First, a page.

In her July 2014 budget speech, the Minister of Energy, Ms Tina Joemat-Pettersson, reaffirmed her Department's plans to introduce a diversified energy mix into South Africa. Indeed, such wheels of change are already in motion, with 600MW of clean power installed and construction commencing on a 1000MW open cycle gas plant. Accordingly, we set out below a brief overview of the sector, touching on current and anticipated programmes, as well as other developments:
1. Base-load Procurement Programme
The Department has recently introduced a framework programme for the procurement of base-load energy from coal, natural gas or hydro power generation sources.
The Coal IPP Procurement Programme (Coal Programme) is unofficially under way, with prospective bidders having being requested to register their projects by 25 July 2014. While a total of 2500MW have been allocated to the Coal Programme, bidders will be limited to a contracted capacity of 600MW. The procurement documents are expected to be released during this calendar year, with the first round of procurement expected to be as early as the first quarter of 2015.
The generation of electricity from gas based technology is closely linked to the finalisation of the Gas Utilisation Master Plan, which is anticipated to be tabled in Parliament shortly. The plan will set out the infrastructure that is necessary to open up the gas market within South Africa, as well as provide for the general strategy regarding the utilisation of South Africa's gas resources. The exploitation of shale gas, through hydraulic fracturing in the Karoo, will form a key component of the plan. The Minister has confirmed that her Department will pursue this form of technology as a primary energy source in South Africa.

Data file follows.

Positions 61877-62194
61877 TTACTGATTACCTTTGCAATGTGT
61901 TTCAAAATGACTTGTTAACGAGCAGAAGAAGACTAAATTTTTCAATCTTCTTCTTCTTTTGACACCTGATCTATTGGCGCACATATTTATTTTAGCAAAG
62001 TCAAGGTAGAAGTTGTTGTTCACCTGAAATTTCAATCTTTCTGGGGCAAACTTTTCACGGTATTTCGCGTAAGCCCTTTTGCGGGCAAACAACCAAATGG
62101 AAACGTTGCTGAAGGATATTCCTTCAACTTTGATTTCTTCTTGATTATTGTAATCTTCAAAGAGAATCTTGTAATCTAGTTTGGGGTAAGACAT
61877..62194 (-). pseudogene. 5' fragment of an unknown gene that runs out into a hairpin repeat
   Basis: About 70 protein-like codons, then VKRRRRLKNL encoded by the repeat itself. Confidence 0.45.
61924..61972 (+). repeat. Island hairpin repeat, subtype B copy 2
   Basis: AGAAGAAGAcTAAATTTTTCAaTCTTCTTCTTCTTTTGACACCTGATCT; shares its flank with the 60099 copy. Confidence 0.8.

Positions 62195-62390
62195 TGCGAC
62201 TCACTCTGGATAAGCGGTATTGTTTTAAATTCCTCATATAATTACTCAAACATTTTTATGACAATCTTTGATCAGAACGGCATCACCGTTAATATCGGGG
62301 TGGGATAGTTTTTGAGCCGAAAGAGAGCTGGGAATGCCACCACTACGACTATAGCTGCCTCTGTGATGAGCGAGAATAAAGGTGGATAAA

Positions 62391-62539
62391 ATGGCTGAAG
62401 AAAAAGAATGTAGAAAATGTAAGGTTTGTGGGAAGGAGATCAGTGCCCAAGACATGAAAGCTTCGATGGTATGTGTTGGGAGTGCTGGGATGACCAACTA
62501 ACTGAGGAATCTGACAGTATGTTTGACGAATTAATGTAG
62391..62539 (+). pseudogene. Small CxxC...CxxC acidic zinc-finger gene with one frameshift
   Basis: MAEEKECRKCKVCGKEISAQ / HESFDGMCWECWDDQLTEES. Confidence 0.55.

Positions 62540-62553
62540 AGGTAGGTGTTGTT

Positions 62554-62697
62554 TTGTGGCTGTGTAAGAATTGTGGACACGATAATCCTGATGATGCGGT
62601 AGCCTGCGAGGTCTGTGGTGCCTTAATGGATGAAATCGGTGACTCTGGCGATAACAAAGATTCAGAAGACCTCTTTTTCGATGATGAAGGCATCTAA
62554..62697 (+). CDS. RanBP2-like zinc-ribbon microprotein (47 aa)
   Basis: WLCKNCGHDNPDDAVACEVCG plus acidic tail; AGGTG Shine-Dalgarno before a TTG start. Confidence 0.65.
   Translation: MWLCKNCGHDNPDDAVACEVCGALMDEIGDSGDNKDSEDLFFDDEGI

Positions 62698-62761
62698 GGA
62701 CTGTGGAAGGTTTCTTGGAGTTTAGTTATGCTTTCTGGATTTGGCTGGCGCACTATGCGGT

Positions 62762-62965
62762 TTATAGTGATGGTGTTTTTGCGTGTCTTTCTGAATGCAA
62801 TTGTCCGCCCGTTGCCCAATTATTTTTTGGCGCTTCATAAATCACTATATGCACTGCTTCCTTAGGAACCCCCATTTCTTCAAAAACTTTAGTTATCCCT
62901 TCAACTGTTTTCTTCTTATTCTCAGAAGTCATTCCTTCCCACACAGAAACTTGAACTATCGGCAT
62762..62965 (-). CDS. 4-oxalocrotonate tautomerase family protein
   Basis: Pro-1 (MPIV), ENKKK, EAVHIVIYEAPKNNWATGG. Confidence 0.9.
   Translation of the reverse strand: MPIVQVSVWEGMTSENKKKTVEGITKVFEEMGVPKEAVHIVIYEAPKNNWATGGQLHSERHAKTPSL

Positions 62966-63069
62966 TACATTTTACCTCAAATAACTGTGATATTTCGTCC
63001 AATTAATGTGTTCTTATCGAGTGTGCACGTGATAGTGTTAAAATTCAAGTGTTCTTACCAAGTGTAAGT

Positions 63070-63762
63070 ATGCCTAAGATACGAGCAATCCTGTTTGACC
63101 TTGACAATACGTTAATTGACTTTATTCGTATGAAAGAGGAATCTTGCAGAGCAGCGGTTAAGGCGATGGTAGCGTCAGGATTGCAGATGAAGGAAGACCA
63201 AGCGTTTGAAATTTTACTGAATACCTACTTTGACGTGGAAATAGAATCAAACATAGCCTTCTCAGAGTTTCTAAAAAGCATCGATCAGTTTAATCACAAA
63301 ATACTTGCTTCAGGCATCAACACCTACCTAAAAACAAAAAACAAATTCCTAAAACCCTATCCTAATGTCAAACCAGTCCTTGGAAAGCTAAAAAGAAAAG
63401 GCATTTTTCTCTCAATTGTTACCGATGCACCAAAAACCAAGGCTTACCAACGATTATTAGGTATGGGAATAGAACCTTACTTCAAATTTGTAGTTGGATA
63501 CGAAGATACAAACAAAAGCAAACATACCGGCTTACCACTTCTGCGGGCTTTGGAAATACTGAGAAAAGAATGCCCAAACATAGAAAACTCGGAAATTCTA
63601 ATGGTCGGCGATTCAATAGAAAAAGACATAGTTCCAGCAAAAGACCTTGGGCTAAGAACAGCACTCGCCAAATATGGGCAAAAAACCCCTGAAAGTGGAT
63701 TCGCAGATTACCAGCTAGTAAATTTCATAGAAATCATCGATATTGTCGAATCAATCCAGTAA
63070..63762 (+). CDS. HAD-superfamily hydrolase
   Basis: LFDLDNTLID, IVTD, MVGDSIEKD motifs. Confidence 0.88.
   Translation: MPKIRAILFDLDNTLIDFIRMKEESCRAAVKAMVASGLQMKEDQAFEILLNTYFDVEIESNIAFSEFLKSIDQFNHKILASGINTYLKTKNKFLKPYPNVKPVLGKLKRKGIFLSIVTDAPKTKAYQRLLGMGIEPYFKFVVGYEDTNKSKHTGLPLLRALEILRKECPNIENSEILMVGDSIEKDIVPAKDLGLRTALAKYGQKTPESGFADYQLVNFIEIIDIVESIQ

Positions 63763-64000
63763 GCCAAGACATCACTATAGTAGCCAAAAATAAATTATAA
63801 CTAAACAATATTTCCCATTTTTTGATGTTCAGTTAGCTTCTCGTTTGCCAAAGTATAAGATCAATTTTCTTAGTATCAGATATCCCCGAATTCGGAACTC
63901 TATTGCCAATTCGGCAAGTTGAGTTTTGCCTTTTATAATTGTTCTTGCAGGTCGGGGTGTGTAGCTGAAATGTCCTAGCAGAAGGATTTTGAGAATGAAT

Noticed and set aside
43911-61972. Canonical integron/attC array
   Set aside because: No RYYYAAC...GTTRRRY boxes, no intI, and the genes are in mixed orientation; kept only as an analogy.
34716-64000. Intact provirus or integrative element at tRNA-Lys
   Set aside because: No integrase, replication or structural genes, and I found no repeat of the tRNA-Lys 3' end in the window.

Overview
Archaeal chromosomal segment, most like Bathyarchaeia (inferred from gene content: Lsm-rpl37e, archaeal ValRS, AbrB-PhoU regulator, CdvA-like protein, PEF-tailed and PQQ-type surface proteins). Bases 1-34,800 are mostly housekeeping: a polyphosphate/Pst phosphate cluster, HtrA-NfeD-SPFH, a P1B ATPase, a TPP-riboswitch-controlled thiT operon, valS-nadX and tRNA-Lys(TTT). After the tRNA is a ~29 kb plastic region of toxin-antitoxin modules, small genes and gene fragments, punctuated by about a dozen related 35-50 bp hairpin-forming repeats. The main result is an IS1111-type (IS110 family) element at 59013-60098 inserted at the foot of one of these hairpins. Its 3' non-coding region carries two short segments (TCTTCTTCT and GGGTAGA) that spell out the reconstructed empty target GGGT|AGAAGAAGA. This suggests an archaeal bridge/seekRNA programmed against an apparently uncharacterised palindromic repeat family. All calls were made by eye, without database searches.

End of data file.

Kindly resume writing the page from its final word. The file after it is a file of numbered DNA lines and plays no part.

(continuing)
2. Renewable Energy
The Renewable Energy IPP Procurement Programme (REIPPP Programme) entered into the fourth stage of bidding in August 2014. The REIPPP Programme has received widespread support from various role-players and is largely regarded as an extremely well run programme. There is one additional round of bidding scheduled, which is anticipated for May 2015, and will have an allocation of approximately 1505MW.
As the South African renewable energy market has gained traction over the last three years, large-scale energy consumers have developed their own appetite for private off-take as the clean energy market swiftly moves to a point of grid-parity. The evolution of this private market is closely linked to the introduction of the Independent Systems and Market Operator (ISMO), discussed below.
The Minister has reiterated that South Africa's energy mix will include an (additional) nuclear component by 2030. Approximately R850million / $85million (11% of the Department's budget) has been allocated to continued research and development regarding this technology. While it is generally acknowledged that the country does not have the financial capacity to undertake the construction and commissioning of a new nuclear plant, Deputy President, Cyril Ramaphosa, has recently challenged financial institutions to develop innovative and reliable funding structures that will realise this mega project.
4. Policies and Legislation
Through the ISMO, South Africa will have an independent system operator of power, as opposed to the current market structure where Eskom, as a vertically integrated utility, acts as generator, seller and distributor. The introduction of the ISMO is aimed at encouraging IPP participation in power generation in South Africa so as to relieve the country of its current electricity crisis. The ISMO will be introduced through legislation that is currently under revision.
As mentioned above, we await publication of the Gas Utilisation Master Plan. The Minister will also be publishing a revised Integrated Energy Plan.